Photo: flickr creative commons by ell_brown

Melissa Zavala is the Broker/Owner of Broadpoint Properties and Head Honcho of Short Sale Expeditor®, and Chief Executive Officer of Transaction 911. Before landing in real estate, she had careers in education and publishing. Most recently, she has been able to use her teaching and organizational skills while traveling the world over—dispelling myths about the distressed property market, engaging and motivating real estate agents, and sharing her passion for real estate. When she isn’t speaking or writing, Melissa enjoys practicing yoga, walking the dog, and vacationing at beach resorts.

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  1. Fred Romano

    February 1, 2011 at 8:19 am

    Since when do agents prepare HUD’s??? That is the job of the attorney. Why would the agent be involved with this at all??? Here in CT the attorney handles the entire closing process. In fact, they even deal with the bank during a short sale.

  2. Sheila Rasak

    February 1, 2011 at 8:59 am


    Just yesterday something didn’t seem to add up in my HUD. i asked my transaction coordinator to sit with me while we plugged the numbers in and it not only unmasked the one problem we felt was wrong, but called to light that the taxes had been miscalculated as well.

    Three weeks ago I caught an error on the short sale lenders’ part. It was minor, by my standards, but if it creates a hiccup, my client is no longer protected.

    Never assume that the documents you review are correct until you’ve had the opportunity to do the calculations and make certain the dates for COE, taxes, HOAs, etc. are in line.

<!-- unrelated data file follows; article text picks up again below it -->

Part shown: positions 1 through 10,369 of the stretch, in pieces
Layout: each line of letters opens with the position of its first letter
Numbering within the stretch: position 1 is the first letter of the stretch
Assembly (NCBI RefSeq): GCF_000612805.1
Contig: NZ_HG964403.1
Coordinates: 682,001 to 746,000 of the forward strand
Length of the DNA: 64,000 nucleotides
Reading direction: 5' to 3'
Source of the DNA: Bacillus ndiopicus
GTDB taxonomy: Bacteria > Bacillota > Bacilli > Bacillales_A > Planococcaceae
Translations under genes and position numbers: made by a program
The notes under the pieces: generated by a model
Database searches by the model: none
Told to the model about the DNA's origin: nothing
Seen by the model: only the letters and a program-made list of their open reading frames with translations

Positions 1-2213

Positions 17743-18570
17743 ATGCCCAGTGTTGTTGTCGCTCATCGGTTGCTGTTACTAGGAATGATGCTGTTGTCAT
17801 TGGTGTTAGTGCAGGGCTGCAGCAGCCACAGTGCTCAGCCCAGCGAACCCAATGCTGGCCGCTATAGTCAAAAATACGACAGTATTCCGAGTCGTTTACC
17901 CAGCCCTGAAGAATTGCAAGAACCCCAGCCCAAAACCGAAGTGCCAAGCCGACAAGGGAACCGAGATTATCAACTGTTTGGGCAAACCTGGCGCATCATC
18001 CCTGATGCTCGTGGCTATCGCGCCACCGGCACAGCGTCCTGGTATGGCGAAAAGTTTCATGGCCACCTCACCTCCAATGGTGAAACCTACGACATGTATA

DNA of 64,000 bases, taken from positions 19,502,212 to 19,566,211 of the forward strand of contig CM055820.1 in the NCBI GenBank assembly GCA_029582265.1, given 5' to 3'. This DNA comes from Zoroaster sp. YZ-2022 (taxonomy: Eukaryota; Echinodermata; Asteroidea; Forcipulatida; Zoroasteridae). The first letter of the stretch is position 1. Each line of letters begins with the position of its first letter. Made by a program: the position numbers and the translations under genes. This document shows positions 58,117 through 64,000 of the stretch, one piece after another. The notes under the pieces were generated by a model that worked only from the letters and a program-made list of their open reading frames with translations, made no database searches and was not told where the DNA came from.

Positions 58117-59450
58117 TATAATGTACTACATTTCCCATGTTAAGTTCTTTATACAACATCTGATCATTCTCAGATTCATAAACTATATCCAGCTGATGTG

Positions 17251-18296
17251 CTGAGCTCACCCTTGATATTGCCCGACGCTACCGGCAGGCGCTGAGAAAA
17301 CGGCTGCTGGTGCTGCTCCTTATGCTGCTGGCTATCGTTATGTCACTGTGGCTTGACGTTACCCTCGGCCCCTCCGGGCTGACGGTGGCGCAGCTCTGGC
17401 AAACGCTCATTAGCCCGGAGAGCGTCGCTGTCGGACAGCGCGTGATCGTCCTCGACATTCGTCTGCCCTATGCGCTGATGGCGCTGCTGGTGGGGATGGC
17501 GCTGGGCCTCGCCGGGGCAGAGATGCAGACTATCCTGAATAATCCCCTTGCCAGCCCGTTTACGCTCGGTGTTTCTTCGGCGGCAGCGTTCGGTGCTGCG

3. Melissa Zavala

    February 1, 2011 at 12:23 pm

    This is obviously something that varies from state to state. In California, no attorney is used in a real estate transaction.

    • Fred Romano

      February 1, 2011 at 12:46 pm

      I find it difficult to understand why attorneys would not be used to “legally” protect buyers and sellers in what most agent’s consider “the biggest financial purchase most people will make” !!! Agents are not lawyers and should not be involved in conducting the legal aspects of a real estate transaction, like contracts, title, and closing documents. Just unbelievable!!!

  4. MH for Movoto

    February 1, 2011 at 6:01 pm

    I mean, certainly the requirements on this do vary from state to state, but it seems like a glance from an experience real estate attorney could never NOT be a good idea.

    • Melissa Zavala

      February 1, 2011 at 6:12 pm

      Absolutely. Consulting an attorney is really an important part of any real estate transaction–even in states that handle their closings without the use of an attorney.

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Disputing a property’s value in a short sale: turn a no into a go